Story at a glance
- Natalie Portman wore a cape to the Oscars embroidered with the names of female directors that were not nominated for an Academy Award.
- While many celebrated her statement, others, including Rose McGowan, pointed out that Portman herself has little history of working with female directors.
- In response, Portman admitted that she has worked with a few female directors but insisted it wasn’t for a lack of trying.
If Natalie Portman hasn’t worked with many female directors in a career that started at the age of 12, it’s not for a lack of trying, she says, firing back at criticism sparked by the dress she wore to the 92nd Academy Awards.
“It is true I’ve only made a few films with women. In my long career, I’ve only gotten the chance to work with female directors a few times – I’ve made shorts, commercials, music videos and features with Marya Cohen, Mira Nair, Rebecca Zlotowski, Anna Rose Holmer, Sofia Coppola, Shirin Neshat and myself. Unfortunately, the unmade films I have tried to make are a ghost history,” she told Variety.
On the Oscars red carpet, Natalie Portman donned a black Dior cape embroidered with the name of female directors that weren't nominated for the Oscars in a banner year for women in Hollywood.
"I wanted to recognize the women who were not recognized for their incredible work this year in my subtle way," she told the L.A. Times.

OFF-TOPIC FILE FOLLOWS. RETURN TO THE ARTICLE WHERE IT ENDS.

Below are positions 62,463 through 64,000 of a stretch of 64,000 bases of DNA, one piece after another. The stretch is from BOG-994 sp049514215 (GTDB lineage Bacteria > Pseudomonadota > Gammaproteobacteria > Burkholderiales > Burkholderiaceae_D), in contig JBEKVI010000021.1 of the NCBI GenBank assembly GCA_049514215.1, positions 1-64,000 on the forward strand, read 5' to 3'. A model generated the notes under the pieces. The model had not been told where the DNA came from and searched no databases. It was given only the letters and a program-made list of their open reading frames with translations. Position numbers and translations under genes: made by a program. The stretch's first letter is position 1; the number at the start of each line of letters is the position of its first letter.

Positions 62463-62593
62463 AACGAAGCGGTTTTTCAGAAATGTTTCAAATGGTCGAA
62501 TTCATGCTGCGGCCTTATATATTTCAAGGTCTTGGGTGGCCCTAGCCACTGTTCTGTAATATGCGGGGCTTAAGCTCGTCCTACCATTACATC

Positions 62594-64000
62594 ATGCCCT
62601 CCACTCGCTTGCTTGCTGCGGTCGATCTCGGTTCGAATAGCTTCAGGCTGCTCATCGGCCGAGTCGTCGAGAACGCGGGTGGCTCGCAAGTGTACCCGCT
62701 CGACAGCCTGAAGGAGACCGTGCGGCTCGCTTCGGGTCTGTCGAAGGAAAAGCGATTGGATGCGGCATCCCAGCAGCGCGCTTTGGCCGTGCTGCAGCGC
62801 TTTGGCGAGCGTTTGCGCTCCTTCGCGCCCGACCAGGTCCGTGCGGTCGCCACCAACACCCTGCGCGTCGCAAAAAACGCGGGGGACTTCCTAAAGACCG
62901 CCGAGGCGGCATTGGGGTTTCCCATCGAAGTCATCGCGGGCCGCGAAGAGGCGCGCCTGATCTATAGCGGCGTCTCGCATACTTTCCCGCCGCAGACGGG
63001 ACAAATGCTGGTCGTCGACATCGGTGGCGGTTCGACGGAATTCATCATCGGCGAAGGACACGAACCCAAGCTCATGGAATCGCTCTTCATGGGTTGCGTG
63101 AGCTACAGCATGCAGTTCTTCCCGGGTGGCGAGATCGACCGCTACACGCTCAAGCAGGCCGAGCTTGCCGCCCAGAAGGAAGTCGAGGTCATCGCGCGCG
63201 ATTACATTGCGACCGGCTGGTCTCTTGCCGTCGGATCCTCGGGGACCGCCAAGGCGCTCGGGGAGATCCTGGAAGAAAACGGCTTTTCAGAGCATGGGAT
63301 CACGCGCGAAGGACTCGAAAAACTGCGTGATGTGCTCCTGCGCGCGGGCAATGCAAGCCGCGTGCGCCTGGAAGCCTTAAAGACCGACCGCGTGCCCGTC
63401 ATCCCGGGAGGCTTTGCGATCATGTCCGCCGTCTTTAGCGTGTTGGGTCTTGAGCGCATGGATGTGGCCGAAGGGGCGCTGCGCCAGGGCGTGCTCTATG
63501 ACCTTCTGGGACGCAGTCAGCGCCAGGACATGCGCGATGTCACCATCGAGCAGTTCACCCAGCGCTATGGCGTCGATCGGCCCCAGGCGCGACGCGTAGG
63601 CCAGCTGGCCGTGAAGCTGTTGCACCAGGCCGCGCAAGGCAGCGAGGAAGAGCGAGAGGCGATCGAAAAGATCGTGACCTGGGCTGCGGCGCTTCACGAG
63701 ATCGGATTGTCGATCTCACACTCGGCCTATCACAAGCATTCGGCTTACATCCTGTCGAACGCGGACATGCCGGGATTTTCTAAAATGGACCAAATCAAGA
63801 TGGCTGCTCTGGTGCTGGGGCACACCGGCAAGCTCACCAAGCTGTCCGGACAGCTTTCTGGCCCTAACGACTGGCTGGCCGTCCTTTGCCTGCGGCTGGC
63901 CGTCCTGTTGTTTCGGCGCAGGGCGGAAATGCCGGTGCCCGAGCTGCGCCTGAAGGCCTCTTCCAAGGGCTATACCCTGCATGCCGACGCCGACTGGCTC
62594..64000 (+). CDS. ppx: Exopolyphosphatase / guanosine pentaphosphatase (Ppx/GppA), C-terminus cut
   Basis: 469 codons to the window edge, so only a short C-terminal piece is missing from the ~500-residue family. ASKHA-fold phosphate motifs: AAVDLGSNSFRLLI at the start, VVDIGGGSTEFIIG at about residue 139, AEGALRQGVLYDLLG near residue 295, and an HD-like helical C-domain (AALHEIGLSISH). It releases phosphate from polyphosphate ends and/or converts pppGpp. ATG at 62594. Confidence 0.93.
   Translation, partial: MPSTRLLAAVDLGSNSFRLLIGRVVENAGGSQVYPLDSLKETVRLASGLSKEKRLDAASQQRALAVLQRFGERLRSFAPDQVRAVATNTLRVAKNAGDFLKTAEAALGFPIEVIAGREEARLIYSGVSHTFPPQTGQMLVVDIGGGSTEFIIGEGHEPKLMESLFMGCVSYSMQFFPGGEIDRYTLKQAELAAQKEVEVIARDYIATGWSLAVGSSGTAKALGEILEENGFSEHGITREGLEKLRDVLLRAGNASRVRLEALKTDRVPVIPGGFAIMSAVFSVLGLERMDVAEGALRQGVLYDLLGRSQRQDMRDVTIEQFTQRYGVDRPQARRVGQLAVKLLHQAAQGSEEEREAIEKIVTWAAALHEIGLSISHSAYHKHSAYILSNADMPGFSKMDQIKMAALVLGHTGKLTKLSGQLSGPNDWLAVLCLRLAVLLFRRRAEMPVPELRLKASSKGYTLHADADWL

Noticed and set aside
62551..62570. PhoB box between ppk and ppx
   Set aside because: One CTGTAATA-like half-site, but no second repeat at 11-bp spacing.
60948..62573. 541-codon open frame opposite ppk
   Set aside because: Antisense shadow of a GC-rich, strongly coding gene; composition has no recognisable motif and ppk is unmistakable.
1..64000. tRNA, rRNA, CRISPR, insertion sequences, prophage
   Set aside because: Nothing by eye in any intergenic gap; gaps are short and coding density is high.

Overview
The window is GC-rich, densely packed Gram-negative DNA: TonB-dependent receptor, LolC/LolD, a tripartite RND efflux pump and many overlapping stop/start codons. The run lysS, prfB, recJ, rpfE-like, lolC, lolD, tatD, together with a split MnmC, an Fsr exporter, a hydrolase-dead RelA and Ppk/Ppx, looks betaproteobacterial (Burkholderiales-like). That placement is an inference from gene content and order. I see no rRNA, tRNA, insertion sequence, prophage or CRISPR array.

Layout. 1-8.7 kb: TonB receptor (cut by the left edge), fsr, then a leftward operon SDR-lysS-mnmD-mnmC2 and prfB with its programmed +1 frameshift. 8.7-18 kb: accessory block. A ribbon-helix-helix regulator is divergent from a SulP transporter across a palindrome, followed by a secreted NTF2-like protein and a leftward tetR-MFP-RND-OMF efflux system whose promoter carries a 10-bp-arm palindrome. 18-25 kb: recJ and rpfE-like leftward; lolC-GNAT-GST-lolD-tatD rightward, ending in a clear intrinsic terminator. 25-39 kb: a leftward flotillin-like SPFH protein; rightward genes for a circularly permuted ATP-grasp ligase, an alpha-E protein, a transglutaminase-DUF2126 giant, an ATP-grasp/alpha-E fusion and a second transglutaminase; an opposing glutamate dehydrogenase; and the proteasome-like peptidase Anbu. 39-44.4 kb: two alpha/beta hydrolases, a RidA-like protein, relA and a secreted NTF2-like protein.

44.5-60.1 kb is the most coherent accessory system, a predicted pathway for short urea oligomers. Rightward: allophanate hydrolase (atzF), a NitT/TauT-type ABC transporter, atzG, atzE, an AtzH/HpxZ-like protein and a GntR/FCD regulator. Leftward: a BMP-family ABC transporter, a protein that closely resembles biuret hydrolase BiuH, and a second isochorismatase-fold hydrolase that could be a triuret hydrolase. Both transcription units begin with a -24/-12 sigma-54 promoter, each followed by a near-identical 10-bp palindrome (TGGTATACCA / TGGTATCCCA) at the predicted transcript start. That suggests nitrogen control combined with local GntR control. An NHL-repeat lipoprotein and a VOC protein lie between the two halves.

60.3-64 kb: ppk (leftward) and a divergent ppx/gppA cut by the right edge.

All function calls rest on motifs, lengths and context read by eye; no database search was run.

The names included Lorene Scafaria, Lulu Wang and Greta Gerwig, Mati Diop, Melina Matsoukas, Marielle Stiles Heller, Alma Har'el and Celine Sciamma, who all directed films in the last year. On social media, many applauded her statement in solidarity with women in Hollywood. But like any wave, the compliments receded and criticism rolled in.
Most focused on the actress’ own history of working with female directors. In a post on Facebook, actress and activist Rose McGowan singled out Portman, calling her a fraud.
"You are the problem. Lip service is the problem. Fake support of other women is the problem," she said, accusing Portman of having only worked with two female directors in her career, including Portman herself.
Portman has directed two movies under her production company Handsomecharlie films, which has produced no other female-directed movies otherwise.
In a statement to Variety, Portman directly addressed McGowan’s criticism of a protest that "gets rave reviews from the mainstream media for its bravery."
“I agree with Ms. McGowan that it is inaccurate to call me ‘brave’ for wearing a garment with women’s names on it,” Portman told Variety. “Brave is a term I more strongly associate with actions like those of the women who have been testifying against Harvey Weinstein the last few weeks, under incredible pressure.”
McGowan is one of at least 100 women who have publicly accused Harvey Weinstein of sexual assault or rape. She received a $100,000 settlement from Weinstein over alleged sexual harassment in 1997, according to a New York Times investigation.
In her statement, Portman emphasized the challenges female filmmakers face, saying she has helped female directors get hired on projects that they were later forced out of due to the working conditions.
“After they are made, female-directed films face difficulty getting into festivals, getting distribution and getting accolades because of the gatekeepers at every level,” she added. “So I want to say, I have tried, and I will keep trying. While I have not yet been successful, I am hopeful that we are stepping into a new day.”